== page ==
A quest or two

Today in my work break I scoured the shelves out the back in the “Expired” pile of food. I put the veggies (and such goooood veggies) in my Bolsa bags and went on my merry rejoicing and singing loud Hosannas.

At the register I was told by the girl putting the groceries through had these bags. At my locker, the assistant manager told me that she also had these bags. Another co-worker asked me where I can buy these bags. It turns out that people are so interested in saving on packaging and plastic but they just need someone to start the conversation! I love this – but I hate it at the same time. If you’re interested in something, start the conversation yourself, most especially when it is bringing good into the world!

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Now I’m home and I’ve been preparing dinner for a couple of hours: homemade pasta, salmon, roasted veggies, creamy sauce. I know that I have a whole heap of spare time right now, so that is why I’m throwing myself into this whole Zero Waste thing: later, when I’m working more or maybe even back to study, I won’t have the time and I might lose some of my drive.

I really don’t want anyone to think that what I am doing is impossible. I do other things with my time and I recently went to a Zero Waste talk by the founding mother of the entire concept (when it comes to a Zero Waste personal life), Bea Johnson. She works full time but can contain her yearly waste in one jar. It’s amazing. I love it. I want to be like that. But right now I know it is going to take a while: to get rid of plastic bottles of shampoo alone it will take a few more months. But I’m not giving up or slackening (very much… sometimes I fall or stumble, but if I fail a little and improve, it’s more impressive, right?)

So, that’s just my little story on a few random things. Let me know about your own Zero Waste stories and happenings! I love to hear about it so much!

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My list

If you don’t know from previous posts, I have an obsession with my hair.

First, I need to update you on my last haircut – it is a rollercoaster if ever I knew one. After a lot of discussion, which escalated to arguments, with myself, I got a cheap haircut on campus. And not just a haircut: a fringe!

Or bangs. For me it was more of an explosion, I was so excited.

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The hairdresser cut a very thin fringe that poked up every which-way, and highlighted my grey hairs, which stuck up above the rest somehow. So, when I got home I did a bit of research, then took my scissors and hacked maliciously at it. It was fun, rather terrifying, and, strangely enough, I am happy with the result.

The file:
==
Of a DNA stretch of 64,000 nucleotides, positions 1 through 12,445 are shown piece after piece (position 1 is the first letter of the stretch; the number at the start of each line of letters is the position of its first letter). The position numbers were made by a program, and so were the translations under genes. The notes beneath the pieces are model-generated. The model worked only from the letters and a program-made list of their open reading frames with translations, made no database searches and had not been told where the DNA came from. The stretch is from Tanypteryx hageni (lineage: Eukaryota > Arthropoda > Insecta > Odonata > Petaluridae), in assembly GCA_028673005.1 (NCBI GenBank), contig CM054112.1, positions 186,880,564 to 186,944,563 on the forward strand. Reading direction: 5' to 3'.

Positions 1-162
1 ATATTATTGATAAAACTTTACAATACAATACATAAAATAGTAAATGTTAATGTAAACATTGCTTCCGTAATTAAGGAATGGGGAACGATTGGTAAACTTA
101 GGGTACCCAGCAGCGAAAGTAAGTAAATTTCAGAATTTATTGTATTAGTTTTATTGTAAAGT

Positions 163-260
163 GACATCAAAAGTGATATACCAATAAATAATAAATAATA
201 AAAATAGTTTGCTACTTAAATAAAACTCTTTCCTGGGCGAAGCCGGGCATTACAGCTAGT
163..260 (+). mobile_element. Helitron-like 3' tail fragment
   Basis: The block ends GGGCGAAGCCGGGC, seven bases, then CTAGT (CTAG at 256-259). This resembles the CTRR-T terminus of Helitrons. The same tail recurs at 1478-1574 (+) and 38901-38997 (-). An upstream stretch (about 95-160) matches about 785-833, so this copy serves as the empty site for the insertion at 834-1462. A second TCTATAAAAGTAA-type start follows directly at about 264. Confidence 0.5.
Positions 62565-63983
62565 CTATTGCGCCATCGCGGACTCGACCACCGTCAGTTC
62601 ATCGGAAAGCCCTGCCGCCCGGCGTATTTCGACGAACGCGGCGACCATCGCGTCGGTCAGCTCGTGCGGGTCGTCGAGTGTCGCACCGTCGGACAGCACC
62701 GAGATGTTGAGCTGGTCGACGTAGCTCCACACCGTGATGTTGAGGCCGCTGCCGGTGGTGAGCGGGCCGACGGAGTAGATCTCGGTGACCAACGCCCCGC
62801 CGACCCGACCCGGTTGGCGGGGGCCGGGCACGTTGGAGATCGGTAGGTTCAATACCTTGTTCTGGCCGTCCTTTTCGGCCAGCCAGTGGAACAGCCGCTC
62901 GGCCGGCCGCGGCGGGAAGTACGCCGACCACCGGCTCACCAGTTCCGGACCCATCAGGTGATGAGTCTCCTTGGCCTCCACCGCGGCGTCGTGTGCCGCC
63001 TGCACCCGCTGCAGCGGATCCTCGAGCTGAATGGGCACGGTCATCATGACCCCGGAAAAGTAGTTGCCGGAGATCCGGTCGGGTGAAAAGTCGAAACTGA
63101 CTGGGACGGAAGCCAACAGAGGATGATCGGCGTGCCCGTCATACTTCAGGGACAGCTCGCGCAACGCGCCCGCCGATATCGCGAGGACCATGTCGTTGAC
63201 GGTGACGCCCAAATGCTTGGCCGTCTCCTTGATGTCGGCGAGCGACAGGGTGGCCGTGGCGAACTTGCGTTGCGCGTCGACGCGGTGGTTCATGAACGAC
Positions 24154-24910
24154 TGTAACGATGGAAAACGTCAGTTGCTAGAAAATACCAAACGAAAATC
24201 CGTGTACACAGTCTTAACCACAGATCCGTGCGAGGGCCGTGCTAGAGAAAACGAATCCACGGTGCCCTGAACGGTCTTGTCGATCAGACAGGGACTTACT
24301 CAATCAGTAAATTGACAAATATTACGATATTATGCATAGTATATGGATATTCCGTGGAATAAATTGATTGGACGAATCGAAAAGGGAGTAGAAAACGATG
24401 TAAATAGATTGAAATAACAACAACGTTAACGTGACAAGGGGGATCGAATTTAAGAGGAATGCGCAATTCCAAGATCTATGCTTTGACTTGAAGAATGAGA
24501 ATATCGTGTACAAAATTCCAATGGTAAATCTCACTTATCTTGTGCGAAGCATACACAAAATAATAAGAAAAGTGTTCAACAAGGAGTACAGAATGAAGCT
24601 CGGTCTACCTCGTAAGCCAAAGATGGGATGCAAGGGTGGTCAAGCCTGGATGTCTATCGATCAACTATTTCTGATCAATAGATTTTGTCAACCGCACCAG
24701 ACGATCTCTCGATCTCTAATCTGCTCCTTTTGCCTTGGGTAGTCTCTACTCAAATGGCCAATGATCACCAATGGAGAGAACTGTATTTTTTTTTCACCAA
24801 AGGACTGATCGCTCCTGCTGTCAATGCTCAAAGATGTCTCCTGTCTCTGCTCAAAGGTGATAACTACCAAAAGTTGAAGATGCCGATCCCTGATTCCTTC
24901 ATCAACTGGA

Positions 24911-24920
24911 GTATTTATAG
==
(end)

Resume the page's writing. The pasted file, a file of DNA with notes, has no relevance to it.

I am still engaged in growing my hair out and I have challenged myself to grow it faster than my friend is growing hers. She doesn’t know this, but it will give me great satisfaction to achieve it. Being overseas and therefore without my stash of hair products (including kitchen products), my hair-growing habits have turned to researching how to grow hair long and strong (which, I know, doesn’t actually do anything except make me eager to do those methods suggested).

But, it is time to make my own list. I’ve done enough research, enough repetitive reading, to make my own list with my own needs. Hopefully, this gives a few clues to others too!

  1. Don’t use avocado. As a student (or normal human being), it’s hard to afford this kind of thing. There is rosemary and lavender in the garden outside, and I always have a bottle of eucalyptus oil on hand. I suggest using things close at hand, doing a bit of research on them, finding out if they will actually work (rather than harm), and use it to your advantage.
  2. Take time. Obviously hair doesn’t grow overnight. Well, you know what I mean. Little things, like brushing your hair slowly, and not scrubbing it to dry, are so useful and should be part of your routine – not only for long hair, but for strong and healthy hair.
  3. This is similar to the first but I find that I’m kind of running out of things already! So much for all the research. This tip is: while buying hair products is fun, look into homemade alternatives. Usually cheaper, and always healthier, and pretty fun to concoct, homemade alternatives are better than bought. I keep them in jars in my room, and feel good about the fact that it’s more environmentally friendly than buying packaged goods.

Honestly I think that they are all the tips that I have. They aren’t much, but I think that it is important not to get sucked into the big consumerist ideas. True, a lot of my hair products are bought but I will not be restocking them. I have a homemade dry shampoo (with coco and cinnamon, it smells delicious), and a hair mask of olive and eucalyptus oils. I use the rosemary and for a steam, and I use other herbs for facial steams.

So, enough talk about my hair! I hope that this is helpful to someone! Remember: don’t buy into all the fancy packaging, all the lovely smells (you can make your own though!), and have fun doing some experiments of your own!